This is the first in a series of History Matters blogs by LGBTIQ+ scholars, and about the queer past. As Britain marks the fiftieth anniversary of the partial decriminalisation of homosexuality in July 1967, History Matters is proud to highlight the rich spectrum of work on LGBTIQ+ history in the academy and beyond. All of the blogs will appear here, as they are posted.
The first time I thought about LGBTIQ+ (Lesbian, Gay, Bisexual, Trans*, Intersex, Queer/Questioning and other identities) representation was when I was teaching. It was a small group of around twenty first-year undergraduate students, and at the time we were focusing on Napoleonic France. Amidst the Code Napoléon, the Confederation of the Rhine, and the Battle of Nations, I happened to mention the theory that Napoleon may have fallen in love (or lust) with the strikingly handsome Russian emperor, Alexander I. This elicited a mixed response. Some students nodded, others jotted notes, a few stifled amused giggles. One in particular, however, visibly flushed and fidgeted. ‘Excuse me’, he butted in. ‘We shouldn’t be talking about this. I’m uncomfortable.’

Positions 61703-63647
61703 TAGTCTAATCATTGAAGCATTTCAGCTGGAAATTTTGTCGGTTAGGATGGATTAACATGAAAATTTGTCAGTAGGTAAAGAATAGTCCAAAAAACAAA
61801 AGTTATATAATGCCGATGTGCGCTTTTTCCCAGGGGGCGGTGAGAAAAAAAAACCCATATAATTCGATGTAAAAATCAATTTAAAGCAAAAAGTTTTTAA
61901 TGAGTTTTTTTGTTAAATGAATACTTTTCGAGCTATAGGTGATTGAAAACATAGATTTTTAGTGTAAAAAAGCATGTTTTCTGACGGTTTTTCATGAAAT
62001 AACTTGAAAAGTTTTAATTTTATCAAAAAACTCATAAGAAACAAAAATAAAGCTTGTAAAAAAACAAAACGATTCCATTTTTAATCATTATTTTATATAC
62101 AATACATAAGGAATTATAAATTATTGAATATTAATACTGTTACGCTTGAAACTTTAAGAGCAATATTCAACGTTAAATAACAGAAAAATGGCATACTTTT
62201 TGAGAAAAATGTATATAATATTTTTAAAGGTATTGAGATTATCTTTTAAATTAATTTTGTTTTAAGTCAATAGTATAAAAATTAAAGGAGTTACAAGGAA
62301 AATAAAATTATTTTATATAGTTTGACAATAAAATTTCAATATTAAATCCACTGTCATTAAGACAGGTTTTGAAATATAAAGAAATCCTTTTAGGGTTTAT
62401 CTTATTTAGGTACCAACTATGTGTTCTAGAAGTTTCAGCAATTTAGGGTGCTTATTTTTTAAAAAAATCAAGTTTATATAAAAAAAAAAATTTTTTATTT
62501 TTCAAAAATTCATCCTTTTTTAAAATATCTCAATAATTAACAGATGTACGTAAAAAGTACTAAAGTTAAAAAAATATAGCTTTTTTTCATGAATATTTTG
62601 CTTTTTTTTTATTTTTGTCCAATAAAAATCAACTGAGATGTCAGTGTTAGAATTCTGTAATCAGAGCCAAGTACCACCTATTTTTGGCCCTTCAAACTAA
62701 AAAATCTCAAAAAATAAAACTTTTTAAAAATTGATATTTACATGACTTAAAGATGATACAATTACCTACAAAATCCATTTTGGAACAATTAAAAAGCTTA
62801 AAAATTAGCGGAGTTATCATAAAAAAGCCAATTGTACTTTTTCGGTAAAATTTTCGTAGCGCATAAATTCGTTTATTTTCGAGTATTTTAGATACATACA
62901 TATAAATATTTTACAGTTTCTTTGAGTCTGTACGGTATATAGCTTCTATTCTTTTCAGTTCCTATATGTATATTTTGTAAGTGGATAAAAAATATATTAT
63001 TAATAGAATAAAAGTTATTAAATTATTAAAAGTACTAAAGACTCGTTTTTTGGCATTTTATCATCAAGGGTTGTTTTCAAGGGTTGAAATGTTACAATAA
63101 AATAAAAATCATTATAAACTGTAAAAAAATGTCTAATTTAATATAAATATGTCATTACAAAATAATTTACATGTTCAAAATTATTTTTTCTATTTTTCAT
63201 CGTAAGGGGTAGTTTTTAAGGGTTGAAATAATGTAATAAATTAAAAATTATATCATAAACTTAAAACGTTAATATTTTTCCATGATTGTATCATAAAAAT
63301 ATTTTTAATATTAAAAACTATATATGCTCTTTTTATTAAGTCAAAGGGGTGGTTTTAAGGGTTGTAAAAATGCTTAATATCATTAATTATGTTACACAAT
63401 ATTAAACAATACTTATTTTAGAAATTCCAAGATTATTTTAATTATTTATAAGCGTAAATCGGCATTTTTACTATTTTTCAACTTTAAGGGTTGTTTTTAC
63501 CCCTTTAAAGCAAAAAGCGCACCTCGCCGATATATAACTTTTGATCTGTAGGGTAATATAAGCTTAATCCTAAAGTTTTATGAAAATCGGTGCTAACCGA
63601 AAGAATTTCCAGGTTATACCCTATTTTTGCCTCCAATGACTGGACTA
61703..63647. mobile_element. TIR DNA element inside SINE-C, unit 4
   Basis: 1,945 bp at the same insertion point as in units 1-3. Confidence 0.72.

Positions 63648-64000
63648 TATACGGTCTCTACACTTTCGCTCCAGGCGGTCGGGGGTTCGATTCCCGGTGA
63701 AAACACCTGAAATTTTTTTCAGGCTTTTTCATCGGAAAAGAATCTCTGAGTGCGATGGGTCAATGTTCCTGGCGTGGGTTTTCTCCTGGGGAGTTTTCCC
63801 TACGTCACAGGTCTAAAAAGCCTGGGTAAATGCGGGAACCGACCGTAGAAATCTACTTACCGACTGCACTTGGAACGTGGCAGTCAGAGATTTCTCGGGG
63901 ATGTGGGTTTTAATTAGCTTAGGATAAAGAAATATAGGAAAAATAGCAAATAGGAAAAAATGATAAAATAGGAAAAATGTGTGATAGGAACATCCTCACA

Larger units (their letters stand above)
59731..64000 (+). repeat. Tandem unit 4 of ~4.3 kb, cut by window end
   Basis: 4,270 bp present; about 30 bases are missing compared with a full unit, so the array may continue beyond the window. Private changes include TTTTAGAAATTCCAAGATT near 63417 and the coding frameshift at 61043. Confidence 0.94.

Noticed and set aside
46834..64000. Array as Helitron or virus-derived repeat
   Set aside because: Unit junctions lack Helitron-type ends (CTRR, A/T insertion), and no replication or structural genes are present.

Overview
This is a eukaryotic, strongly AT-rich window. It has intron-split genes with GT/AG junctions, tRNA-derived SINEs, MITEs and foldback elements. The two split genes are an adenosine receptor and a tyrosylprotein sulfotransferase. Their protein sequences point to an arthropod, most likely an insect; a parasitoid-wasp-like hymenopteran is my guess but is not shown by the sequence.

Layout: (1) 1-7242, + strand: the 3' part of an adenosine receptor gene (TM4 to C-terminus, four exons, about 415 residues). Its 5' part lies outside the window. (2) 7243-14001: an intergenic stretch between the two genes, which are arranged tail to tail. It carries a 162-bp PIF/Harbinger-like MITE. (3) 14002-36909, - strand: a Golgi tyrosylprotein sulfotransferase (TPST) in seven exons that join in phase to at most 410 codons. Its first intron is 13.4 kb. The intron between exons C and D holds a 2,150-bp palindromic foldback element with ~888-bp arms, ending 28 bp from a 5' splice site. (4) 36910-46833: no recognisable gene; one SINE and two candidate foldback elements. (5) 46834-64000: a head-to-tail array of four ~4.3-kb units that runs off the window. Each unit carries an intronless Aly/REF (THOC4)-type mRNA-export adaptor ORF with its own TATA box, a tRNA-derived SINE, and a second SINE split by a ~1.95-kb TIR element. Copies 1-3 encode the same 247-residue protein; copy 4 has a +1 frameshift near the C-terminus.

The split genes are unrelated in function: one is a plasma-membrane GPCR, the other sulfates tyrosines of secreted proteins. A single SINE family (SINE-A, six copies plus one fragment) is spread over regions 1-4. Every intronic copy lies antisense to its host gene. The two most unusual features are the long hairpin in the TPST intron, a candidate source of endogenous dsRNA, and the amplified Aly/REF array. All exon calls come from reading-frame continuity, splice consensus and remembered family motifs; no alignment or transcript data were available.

Later, I wondered what should have caused such a reaction. In another course, someone had strenuously objected to studying George Chauncey’s Gay New York because there had been ‘hardly any gays’ in America then. Another queried why heterosexuals should learn about gay people. Both complained that the course ‘normalised’ homosexuality.
It was only later, that I realised that these students all had a point, albeit not the one they thought they were making. In a sense, we were normalising homosexuality, in the sense that we were introducing queerness into a space that these students had grown up believing was essentially queer-free.
Representation has long been an area of revision in fiction and, though entertainment still has its own problems to deal with, LGBTIQ+ characters and themes are increasingly visible. The same is not true of history, in which queer history remains a niche field, accessible only to those deliberately seeking it. Chauncey’s research into the open secret of New York’s turn-of-the-century gay, bisexual, and transgender subculture is unlikely to find its way into a ‘mainstream’ general history of New York, nor American culture. 1